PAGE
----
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ED triage pain protocol reduces time to receiving analgesics in patients with painful conditions

ED triage pain protocol reduces time to receiving analgesics in patients with painful conditions

American Journal of Emergency Medicine 34(12): 2362-2366

Studies suggest that collaborative nursing protocols initiated in triage improve emergency department (ED) throughput and decrease time to treatment. The objective of the study is to determine if an ED triage pain protocol improves time to provision of analgesics. Retrospective data abstracted via electronic medical record of patients at a safety net facility with 67 000 annual adult visits. Patients older than 18 years who presented to the ED between March 1, 2011, and May 31, 2013, with 1 of 6 conditions were included: back pain, dental pain, extremity trauma, sore throat, ear pain, or pain from an abscess. A 3-month orientation to an ED nurse-initiated pain protocol began on March 1, 2012. Nurses administered oral analgesics per protocol, beginning with acetaminophen or ibuprofen and progressing to oxycodone. Preimplementation and postimplementation analyses examined differences in time to analgesics. Multivariable analysis modeled time to analgesics as a function of patient factors. Over a 27-month period, 23 409 patients were included: 13 112 received pain medications and 10 297 did not. A total of 12 240 (52%) were male, 12 578 (54%) were African American, and 7953 (34%) were white, with a mean (SD) age of 39 years (13 years). The pain protocol was used in 1002 patients. There was a significant change in mean time (minutes) to provision of analgesics between preimplementation (238) and postimplementation (168) (P < .0001). Linear regression showed the protocol-delivered medications to younger patients and of lower acuity in a reduced time. Variables not related to time to provision of medication included sex, payer, and race. Emergency department triage pain protocol decreased time to provision of pain medications and did so without respect to payer category, sex, or race.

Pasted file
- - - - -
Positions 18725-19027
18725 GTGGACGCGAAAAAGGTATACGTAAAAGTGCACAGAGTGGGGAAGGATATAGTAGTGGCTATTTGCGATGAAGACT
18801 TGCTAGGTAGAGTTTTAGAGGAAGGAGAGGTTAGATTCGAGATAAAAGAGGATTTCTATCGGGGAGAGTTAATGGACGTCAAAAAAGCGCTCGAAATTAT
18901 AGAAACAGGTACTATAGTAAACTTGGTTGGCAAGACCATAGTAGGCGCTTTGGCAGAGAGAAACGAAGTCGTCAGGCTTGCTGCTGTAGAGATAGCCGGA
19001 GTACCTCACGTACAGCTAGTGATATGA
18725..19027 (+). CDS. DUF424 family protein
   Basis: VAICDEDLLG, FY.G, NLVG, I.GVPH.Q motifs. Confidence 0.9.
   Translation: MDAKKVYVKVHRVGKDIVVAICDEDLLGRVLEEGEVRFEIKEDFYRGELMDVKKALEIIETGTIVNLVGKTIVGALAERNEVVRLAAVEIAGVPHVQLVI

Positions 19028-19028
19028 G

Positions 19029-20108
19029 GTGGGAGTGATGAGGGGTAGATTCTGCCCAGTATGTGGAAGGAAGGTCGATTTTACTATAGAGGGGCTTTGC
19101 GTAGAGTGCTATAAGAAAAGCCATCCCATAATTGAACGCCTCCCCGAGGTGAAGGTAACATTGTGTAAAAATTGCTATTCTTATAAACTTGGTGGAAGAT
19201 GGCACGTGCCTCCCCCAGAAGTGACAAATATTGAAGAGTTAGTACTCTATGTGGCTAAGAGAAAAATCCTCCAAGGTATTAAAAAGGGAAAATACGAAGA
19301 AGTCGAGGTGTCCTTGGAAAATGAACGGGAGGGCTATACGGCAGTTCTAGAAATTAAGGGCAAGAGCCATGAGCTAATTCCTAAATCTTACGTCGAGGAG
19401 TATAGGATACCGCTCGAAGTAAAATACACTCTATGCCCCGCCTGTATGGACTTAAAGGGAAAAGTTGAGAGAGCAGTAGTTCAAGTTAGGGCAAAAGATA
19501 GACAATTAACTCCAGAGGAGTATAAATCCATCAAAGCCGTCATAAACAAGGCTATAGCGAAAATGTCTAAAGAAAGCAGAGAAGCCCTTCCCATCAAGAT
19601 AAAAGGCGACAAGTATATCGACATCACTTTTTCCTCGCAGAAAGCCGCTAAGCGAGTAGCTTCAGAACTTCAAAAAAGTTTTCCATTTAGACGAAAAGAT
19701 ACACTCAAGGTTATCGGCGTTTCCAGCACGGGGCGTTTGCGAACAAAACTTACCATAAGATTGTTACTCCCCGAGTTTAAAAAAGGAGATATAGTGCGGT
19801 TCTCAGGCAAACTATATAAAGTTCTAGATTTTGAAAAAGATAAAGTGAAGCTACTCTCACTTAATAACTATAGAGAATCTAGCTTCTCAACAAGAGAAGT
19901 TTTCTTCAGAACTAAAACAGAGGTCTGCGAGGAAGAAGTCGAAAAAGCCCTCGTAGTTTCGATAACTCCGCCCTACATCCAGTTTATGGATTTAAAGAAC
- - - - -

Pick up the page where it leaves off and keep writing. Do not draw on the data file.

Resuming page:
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Accession: 057674598

Download citation: RISBibTeXText

PMID: 27663766

DOI: 10.1016/j.ajem.2016.08.051

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